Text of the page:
Solid Waste Management also, refers to the collection, transfer, treatment, recycling,
resource recovery and disposal of solid waste.56In its broad sense solid waste management
may be considered as a cyclical process of setting objectives, establishing long- term
plans, programming, budgeting, implementation, operation and maintenance, monitoring
and evaluation, cost control, revision of objectives and plans.57Solid waste management
can be attained vide adopting some strategies such as;2.1.4.1 Source Reduction
Source reduction is one of the fundamental ways to reduce solid waste. Source reduction
involves using less material when making a product, reusing production on site designing
products or packaging to reduce their quantity of waste thrown away.58Source reduction is
the highest goal in the solid waste management hierarchy as the practice of source

54

Myneni, Op. Cit. , pg.155
Of the Environmental Management Act
56
Schubeler, Op. Cit. pg.3
57
Ibid
58
Myneni, Op. Cit. Pg. 155
55

21

reduction benefits the environment through reduced energy consumption and pollution,
conservation of natural resources, and extension of valuable landfill space. It can also have
economic benefits by reducing costs associated with transportation, disposal or recycling
of waste. Plus, source reduction can save money every day.59
Source reduction can be a successful method of reducing waste generation for instance at
the individual level we can reduce the use of unnecessary items while shopping , buy items
with minimum packaging , avoid buying disposable items and also avoid asking for plastic
carry bags.60
2.1.4.2 Recycling
The term “recycling” means reusing some components of the waste that may have some
economic value. Recycling diverts items such as paper, glass, plastic and metals from the
waste stream. These materials are sorted, collected and processed and then manufactured,
sold and bought as the new products.61
Recycling prevents the emission of many greenhouse gases and water pollutants, saves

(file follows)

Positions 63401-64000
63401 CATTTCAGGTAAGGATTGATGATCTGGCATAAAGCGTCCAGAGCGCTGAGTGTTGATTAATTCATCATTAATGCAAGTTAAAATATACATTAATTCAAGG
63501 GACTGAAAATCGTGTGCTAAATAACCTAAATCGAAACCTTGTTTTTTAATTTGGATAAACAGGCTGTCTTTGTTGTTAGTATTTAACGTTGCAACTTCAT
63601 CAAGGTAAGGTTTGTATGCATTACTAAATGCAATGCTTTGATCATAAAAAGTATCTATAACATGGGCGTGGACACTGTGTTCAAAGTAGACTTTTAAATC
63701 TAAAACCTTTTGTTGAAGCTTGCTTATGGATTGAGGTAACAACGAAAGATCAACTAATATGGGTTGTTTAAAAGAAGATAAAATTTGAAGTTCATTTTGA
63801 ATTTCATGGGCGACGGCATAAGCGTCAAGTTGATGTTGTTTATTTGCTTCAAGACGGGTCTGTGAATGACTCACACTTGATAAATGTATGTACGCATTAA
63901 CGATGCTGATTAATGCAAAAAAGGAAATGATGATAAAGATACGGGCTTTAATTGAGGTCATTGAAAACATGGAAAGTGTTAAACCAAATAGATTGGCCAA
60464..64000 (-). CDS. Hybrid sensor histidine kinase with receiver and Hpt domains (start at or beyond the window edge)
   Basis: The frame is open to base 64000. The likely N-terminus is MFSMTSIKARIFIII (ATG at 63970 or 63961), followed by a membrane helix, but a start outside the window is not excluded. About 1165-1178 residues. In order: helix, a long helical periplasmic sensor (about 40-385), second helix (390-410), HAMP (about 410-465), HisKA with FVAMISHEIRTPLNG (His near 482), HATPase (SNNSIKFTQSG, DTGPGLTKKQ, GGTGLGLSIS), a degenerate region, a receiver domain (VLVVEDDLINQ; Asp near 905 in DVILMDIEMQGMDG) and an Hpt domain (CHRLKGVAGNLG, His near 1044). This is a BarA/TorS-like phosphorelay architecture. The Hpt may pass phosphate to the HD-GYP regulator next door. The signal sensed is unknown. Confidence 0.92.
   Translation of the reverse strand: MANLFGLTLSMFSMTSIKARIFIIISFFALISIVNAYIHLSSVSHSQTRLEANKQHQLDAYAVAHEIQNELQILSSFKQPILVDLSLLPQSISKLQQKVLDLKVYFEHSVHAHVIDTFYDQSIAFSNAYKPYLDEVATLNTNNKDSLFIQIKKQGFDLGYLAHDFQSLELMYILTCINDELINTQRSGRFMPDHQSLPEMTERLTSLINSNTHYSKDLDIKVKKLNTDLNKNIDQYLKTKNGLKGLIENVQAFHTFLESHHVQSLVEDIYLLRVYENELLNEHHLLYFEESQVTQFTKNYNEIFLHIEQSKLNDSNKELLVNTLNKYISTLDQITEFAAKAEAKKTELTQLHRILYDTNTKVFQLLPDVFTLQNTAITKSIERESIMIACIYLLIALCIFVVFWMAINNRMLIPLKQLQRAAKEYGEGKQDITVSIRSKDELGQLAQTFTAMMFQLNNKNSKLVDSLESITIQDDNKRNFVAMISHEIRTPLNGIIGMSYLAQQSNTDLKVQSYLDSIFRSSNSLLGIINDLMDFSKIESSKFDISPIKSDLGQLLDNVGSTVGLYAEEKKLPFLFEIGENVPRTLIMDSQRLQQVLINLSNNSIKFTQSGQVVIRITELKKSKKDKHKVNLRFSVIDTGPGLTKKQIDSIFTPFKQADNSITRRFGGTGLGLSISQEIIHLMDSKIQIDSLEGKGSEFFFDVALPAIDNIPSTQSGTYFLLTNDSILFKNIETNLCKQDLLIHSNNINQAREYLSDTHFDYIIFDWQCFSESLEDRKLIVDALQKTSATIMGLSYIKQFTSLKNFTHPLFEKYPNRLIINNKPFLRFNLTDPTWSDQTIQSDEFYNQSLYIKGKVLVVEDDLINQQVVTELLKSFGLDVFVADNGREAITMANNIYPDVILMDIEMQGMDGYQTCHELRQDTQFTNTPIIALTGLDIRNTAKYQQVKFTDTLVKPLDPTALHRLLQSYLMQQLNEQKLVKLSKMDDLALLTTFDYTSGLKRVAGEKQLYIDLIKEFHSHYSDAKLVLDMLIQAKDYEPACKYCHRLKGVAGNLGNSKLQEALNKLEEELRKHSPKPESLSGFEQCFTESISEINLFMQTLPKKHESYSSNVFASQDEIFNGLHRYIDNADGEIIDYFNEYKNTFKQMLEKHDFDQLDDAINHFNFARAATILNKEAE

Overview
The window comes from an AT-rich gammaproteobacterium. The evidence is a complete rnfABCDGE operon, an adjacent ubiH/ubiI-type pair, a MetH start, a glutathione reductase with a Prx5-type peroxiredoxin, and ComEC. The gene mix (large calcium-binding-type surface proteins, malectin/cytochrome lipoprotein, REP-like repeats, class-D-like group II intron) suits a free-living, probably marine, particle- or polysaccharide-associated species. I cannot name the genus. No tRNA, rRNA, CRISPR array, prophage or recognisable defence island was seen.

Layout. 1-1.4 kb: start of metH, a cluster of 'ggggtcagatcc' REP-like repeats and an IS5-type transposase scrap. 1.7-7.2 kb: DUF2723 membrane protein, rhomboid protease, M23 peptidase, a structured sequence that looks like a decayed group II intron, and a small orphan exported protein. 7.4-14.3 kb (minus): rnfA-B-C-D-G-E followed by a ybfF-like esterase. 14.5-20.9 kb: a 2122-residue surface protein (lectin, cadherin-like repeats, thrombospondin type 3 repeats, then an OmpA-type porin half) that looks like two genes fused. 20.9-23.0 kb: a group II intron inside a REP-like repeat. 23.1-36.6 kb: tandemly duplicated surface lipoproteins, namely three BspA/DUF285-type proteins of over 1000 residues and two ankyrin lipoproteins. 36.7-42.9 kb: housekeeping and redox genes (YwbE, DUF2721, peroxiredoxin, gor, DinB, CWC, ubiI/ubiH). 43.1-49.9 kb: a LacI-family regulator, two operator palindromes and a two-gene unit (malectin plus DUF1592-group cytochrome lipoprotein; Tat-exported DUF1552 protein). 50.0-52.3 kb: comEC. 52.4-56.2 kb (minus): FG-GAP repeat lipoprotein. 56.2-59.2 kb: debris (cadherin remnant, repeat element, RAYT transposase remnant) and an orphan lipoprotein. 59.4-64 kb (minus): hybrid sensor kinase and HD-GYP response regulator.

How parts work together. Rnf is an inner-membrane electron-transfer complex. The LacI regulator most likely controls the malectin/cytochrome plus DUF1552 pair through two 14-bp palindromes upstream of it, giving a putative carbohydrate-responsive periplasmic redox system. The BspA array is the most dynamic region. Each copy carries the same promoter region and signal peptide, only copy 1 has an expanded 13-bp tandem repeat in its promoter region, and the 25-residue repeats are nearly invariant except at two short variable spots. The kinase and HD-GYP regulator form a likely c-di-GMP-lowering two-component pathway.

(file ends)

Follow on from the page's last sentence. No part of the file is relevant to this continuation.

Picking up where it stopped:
energy, supplies valuable raw materials to industry, creates job, stimulates the
development of greener technologies, conserves resources for the future and reduces the
need for new landfills and incinerators.62However, recycling is associated with technical
and economic problems for example; - plastics are difficult to recycle because of the
different types of polymer resins used in their production.
2.1.5.0 Solid Waste Disposal
Solid waste disposal is defined under The Environmental Management Act 63to mean the
final stage in solid waste management system. The disposal of solid waste can be carried

59

http://www.mde.state.md.us/programs/Land/RecyclingandOperationsprogram/SourceReduction/Pages/pr
ograms/landprograms/recycling/source_reduction/index.aspx accessed on 28 November 2013 at 1523Hrs
60
Ibid
61
Myneni, Op. Cit. pg. 154-155
62
Ibid
63
Act No. 20 of 2004, Section 3

22

out by several methods such as composting, vermicomposting, land filling and
incineration;2.1.5.1 Composting
Composting is the biological decomposition of organic waste such as food or plant
material by bacteria, fungi, worms and other organisms under controlled aerobic
(occurring in the presence of oxygen) conditions.
The end result of composting is an accumulation of partially decayed organic matter called
humus.64Composting involves degradation of organic wastes by micro- organisms in the
presence of oxygen and provide a number of attractive features.65
The prepared compost is supplied to nurseries, kitchen gardens and horticulture
department. The urban solid waste can be disposed of through a biotechnology-based
‘anaerobic digestion process’ which produce valuable organic manure and methane that
can be used as fuel to generate power.66
2.1.5.2 Vermicomposting
Vermicomposting is a simple way of turning organic household waste into a useful soil
conditioner and fertilizer for houseplants, gardens and lawns.67This technique is popularly
known as ‘earthworm forming’.
It is an important bio technique for concerting solid wastes such as sewage sludge and
domestic wastes into compost with the help of earthworm overtime. It requires less space
than normal composting methods, and is therefore ideal for apartments and other settings
in high density urban areas.68

64

http://livinggreen.ifas.ufl.edu/waste/composting.html accessed on 28 November 2013
Myneni, Op. Cit. pg. 155
66
Ibid
67
http://environment.alberta.ca/02984.htm accessed on 28 November 2013 at 1634 Hrs.
68
Myneni, Op. Cit. pg.155
65

23

2.1.5.3 Incineration
Incineration is an industrial process designed to reduce unwanted materials to simple solid
and gaseous residues. It is the process of controlled burning of waste at high temperature
(i.e. 850 Centigrade degree) in the presence of air. Emission of fly ash and other particles
are often controlled by wet scrubbers, electrostatic precipitators and bag filters. It is a
hygienic way of disposing solid waste and is more suitable if the waste contains more
hazardous material and organic content.69
2.1.5.4 Land- filling
The term “land-filling” means a method of solid waste disposal in which refuse is buried
between layers of dirt so as to fill in or reclaim low-lying ground.70It is the most common
and cheapest method of waste disposal; landfills are engineered where solid waste is